Women’s Equality: Know the past, appreciate the present, focus on the future


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Sunday is Women’s Equality Day. It’s a day to celebrate women’s equality in specific, connected ways. Each year, on this Congress-designated day, we commemorate the 1920 certification of the 19th Amendment to the Constitution and the work of women’s suffrage advocates who helped achieve this milestone. The 19th Amendment guaranteed women the right to vote and was a monumental step towards women’s equality in today’s workforce.

“We are proud that women are represented at every level of our organization,” said Under Secretary for Benefits Paul R. Lawrence, Ph.D. “To me, men and women are equal. Inclusion is a big part of our strength.”

At the Veterans Benefits Administration (VBA), more than 11,500 out of approximately 23,500 employees are women. Women make up 49 percent of its workforce.

“I have served in VA for more than 20 years and wholeheartedly believe achieving and maintaining equality is everyone’s responsibility,” said Principal Deputy Under Secretary for Benefits Margarita Devlin, second in charge at VBA.

Fifty-seven percent of VBA employees are Veterans, and 31 percent  are women. It’s not a stretch to link the certification of the 19th Amendment with follow-on societal progress towards women’s equality that has enabled them to serve.

June 12, 1948, President Harry Truman signed the Women’s Armed Services Integration Act into law. It granted women permanent status in the regular and reserve forces of the Army, Navy, and Marine Corps, as well as the newly-created Air Force. However, the act limited the proportion of women in the military to 2 percent of the enlisted force and 10 percent of officers. This limit was repealed in 1967.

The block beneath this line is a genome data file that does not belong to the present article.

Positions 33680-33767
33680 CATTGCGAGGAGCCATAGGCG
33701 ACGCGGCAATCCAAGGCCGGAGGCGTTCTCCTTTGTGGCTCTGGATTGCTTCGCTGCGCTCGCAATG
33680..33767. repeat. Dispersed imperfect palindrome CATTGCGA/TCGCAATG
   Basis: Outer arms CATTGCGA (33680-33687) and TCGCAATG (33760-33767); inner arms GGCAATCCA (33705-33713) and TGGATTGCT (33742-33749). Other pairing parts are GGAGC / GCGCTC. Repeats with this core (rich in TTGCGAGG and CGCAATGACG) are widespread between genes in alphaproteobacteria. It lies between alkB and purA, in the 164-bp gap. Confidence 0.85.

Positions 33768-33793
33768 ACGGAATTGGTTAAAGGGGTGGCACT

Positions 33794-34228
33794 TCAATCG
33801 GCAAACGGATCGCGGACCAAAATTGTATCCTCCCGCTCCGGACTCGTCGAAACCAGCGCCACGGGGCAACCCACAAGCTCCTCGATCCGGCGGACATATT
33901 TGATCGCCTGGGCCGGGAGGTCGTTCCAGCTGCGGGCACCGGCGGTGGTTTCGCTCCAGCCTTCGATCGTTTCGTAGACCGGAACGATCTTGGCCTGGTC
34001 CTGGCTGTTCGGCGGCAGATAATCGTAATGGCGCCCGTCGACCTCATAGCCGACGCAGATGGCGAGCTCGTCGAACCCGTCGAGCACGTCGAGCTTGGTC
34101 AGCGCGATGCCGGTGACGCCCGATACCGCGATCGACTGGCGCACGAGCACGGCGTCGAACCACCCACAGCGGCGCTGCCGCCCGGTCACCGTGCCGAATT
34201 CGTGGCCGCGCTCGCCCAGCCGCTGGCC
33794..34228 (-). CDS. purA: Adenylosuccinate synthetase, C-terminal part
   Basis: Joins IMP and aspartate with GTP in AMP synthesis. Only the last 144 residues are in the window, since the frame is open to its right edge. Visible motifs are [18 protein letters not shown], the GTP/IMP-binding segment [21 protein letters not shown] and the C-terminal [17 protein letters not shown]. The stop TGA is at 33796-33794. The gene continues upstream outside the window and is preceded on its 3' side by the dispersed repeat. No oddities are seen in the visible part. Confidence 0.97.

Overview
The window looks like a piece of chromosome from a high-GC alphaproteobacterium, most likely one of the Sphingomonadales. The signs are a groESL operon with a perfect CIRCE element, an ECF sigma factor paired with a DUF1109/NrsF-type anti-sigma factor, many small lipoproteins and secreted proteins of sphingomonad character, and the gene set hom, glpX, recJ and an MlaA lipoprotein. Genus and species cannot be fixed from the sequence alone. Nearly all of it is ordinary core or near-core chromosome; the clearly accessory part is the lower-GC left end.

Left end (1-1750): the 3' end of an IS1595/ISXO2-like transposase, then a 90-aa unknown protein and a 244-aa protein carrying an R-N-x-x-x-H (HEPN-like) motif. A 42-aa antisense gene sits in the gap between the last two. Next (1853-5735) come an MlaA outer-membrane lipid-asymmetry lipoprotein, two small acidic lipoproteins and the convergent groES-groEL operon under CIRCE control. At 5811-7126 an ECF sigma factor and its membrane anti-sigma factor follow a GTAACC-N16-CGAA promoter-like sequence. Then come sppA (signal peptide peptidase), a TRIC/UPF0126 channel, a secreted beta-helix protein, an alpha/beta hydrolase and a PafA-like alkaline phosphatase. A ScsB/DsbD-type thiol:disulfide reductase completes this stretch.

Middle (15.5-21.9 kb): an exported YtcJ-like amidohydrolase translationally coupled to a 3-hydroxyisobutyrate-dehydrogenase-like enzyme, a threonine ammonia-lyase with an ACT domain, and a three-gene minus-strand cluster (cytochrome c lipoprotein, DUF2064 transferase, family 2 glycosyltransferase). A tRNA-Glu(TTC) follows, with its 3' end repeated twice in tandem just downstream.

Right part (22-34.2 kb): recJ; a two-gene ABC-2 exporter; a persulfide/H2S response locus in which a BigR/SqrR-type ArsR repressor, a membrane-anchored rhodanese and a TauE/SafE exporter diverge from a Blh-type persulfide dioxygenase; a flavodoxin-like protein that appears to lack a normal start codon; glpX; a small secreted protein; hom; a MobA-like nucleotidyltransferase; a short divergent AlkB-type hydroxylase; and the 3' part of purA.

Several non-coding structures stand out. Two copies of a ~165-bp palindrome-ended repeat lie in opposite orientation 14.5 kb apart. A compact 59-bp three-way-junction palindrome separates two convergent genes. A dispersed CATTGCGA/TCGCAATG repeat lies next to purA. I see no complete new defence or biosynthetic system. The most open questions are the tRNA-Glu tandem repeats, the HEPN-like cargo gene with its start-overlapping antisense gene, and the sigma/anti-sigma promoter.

“Women Veterans are a diverse and vital segment of the Veteran community,” said Anna Crenshaw, acting director for the Center for Women Veterans. “They are mothers, sisters, friends, partners, colleagues, and more. They represent all branches and periods of service, and we want to make sure their contributions as Veterans are as equally recognized as those of their male counterparts.”

As of Sept. 30, 2017, the population of women Veterans was 1,882,848 out of 19,999,799 Veterans. More than 1.8 million female service members served during wartime periods since the Spanish-American War. Approximately 700,000 women served post-9/11.

Women who serve continue to propel workforce equality too. For example, they are now serving onboard submarines and graduating from Army Ranger School—12 have earned the Ranger tab since women were first allowed to attend in 2015.

The past paved the way for the present, but the mission is not complete. Here’s to the future.